Northern producers push for greater MLA board representation

James Nason, 29/07/2011

The AgForce Cattle council is calling for an extra seat to be added to the board of Meat and Livestock Australia to improve representation for northern producers.

If a diagonal line was drawn across Australia from Brisbane to Perth, the area to the north of that line would account for more than 50 percent of Australia’s beef cattle herd, but just one of the 10 directors currently sitting on the MLA board.

That position is held by MLA chairman and North Queensland cattle producer Don Heatley, who is stepping down from the board in November.

The other nine seats are held by MLA managing director Scott Hansen; Sydney-based business executive and former Unilever Foods Australasia managing director Peter Boyden; Brisbane-based chairman of JBS Australia Iain Mars; Brisbane-based CSIRO livestock scientist Greg Harper; Tarcutta, NSW, sheep producer Grant Burbidge; Narrogin, WA, sheep and cattle producer Peter Trefort; Victorian-based producer and former NAB agribusiness chief Mike Carroll; Culcairn, NSW stud cattle producer Lucinda Corrigan and Mullaley, NSW beef producer Robert Anderson.

Meat and Livestock Australia’s board selection committee is currently short-listing candidates to fill three independent director positions, after calls for nominations closed in June.

The three positions comprise the vacancy created by Mr Heatley’s decision to retire from the board in November and the seats held by Peter Boyden and Grant Burbidge, which have rotated for compulsory re-election after their three-year terms.

MLA’s constitution requires directors to be selected according to skills. It does not provide for directors to be selected as representatives of specific geographic zones, but in calling for new directors the selection committee will often call for applicants with skills in particular fields such as southern or northern production or cattle research and development.

However AgForce Cattle chairman Grant Maudsley said that while the AgForce cattle committee respected the need for a skills-based board, there was a strong view the northern industry did not receive adequate representation when it came to seats on the board. 

“The northern beef industry is quite poorly represented, we think, and you only have to look at the numbers,” Mr Maudsley said.

The AgForce Cattle board believes a northern producer should remain part of the regular board, and wants to see the number of board positions increased from 10 to 11, with the additional position to be filled by a northern grazier.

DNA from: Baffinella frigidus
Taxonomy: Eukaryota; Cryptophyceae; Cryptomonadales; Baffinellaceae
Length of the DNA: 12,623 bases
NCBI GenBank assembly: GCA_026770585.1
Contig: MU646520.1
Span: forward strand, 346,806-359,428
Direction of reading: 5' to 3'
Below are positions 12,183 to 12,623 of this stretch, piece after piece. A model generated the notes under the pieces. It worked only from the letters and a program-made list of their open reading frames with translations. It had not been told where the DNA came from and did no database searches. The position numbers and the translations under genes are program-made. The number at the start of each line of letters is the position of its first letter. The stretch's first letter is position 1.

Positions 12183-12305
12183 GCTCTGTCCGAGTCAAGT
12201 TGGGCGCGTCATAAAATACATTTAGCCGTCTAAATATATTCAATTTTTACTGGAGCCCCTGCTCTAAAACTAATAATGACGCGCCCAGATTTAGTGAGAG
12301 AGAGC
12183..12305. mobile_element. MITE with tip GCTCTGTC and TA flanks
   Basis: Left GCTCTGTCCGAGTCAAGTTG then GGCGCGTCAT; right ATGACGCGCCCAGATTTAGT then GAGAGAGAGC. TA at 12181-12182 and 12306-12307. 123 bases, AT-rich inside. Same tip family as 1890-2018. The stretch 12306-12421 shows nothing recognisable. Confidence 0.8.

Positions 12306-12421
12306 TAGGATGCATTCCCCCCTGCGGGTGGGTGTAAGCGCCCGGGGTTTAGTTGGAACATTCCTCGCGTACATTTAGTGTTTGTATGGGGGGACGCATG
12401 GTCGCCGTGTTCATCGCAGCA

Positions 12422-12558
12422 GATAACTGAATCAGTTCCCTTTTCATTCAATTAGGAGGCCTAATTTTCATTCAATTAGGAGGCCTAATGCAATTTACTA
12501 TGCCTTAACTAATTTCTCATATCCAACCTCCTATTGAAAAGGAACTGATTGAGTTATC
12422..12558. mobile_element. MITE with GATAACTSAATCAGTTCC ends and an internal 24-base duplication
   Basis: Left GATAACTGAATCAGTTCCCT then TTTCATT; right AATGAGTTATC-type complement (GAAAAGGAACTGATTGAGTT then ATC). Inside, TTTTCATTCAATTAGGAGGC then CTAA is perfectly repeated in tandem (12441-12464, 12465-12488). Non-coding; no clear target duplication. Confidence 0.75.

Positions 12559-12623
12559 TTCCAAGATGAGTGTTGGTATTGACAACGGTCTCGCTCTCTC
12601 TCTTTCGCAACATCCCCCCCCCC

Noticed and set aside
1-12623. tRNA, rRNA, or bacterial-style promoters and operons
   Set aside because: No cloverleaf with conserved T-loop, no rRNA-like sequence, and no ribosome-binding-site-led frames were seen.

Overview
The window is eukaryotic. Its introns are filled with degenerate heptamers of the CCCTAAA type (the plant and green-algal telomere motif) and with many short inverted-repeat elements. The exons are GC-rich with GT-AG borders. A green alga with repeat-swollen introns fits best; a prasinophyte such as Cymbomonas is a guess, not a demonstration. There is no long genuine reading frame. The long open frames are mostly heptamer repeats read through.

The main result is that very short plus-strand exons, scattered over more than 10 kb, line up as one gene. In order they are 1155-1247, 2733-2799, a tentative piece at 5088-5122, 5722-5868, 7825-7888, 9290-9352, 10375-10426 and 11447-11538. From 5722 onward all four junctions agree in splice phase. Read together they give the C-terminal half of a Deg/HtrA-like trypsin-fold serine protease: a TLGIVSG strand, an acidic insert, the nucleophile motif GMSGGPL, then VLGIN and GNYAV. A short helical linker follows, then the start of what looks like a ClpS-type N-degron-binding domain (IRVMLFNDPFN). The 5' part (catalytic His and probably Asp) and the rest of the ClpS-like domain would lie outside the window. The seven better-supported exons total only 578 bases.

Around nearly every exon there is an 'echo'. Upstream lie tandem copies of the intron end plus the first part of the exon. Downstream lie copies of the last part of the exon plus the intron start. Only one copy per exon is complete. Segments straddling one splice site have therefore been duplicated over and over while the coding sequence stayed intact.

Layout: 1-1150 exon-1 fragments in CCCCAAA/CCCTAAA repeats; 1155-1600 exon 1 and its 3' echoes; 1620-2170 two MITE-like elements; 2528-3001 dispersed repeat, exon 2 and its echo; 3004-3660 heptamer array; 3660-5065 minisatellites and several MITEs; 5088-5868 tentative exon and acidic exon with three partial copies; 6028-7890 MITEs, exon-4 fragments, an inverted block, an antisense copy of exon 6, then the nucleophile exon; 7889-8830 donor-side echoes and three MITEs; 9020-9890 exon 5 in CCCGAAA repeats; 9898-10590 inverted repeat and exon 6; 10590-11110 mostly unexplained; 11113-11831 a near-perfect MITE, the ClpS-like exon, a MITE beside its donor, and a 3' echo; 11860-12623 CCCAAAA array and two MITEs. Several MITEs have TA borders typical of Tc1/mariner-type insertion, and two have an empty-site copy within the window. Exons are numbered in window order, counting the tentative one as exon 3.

An MLA spokesperson said the board reduced the number of seats from 11 to 10 following the retirement of a director in November 2009, because it was determined at the time that the 10-person board had the appropriate skills to maintain the required balance of expertise.

However the MLA constitution allows for the number of director positions to be increased to a maximum of 11 seats at the board’s discretion.

Mr Maudsley said that while it was too late to increase the number of positions this year, AgForce Cattle would push for an increase next year.

MLA selection process

AgForce Cattle has also questioned the need to have three MLA directors involved in the board selection process.

The nine-member selection committee that oversees the director-selection process comprises one person elected by cattle producers, one person elected by sheep producers, one person elected by lot feeders (with each elected at MLA annual general meetings), one representative each from the Cattle Council of Australia, the Sheepmeat Council of Australia and the Australian Lot Feeders Association, and three incumbent directors of MLA, which must include the chair.

Mr Maudsley said AgForce Cattle had a standing policy that called for the number of MLA board directors on the panel to be reduced from three to one.

Under current arrangements there was a feeling that grassfed producers were not adequately involved in the process and lacked ownership of the outcomes he said.

“We think there are too many board members on the selection panel that can influence the outcome,” Mr Maudsley said.

“You can still take advice from the MLA board about the specific skills it needs, but we do not think three board members are needed there in a selection capacity.”

MLA investment in Indonesia

AgForce Cattle met with MLA managing director Scott Hansen and chairman Don Heatley last week.

Mr Maudsley said that while AgForce supported MLA’s work in Indonesia, it was vital that money was wisely to achieve long term improvements in animal welfare, rather than wasted on short-term remedial action.

Ill-founded or hastily-prepared policy with regards to traceability or processing techniques would have negative ramifications not only for cattle and beef, but also for other agricultural exports.

To jump back in “boots and all” via poorly conceived supply chains, or further rash governmental decisions, could jeopardise much more than just live exports

It was important that Indonesia and other export markets were given appropriate time to meet any new protocols enforced by Australia.

AgForce was concerned by early data from ABARES suggesting 365,000 live cattle destined for the Indonesian trade are in a ‘holding pattern’ at the moment and a large number of them may head to southern markets.

The board heard predictions that an extra 80,000 cattle could be diverted into Queensland markets by the end of 2011, and that another 200,000 plus head could follow in the longer term.



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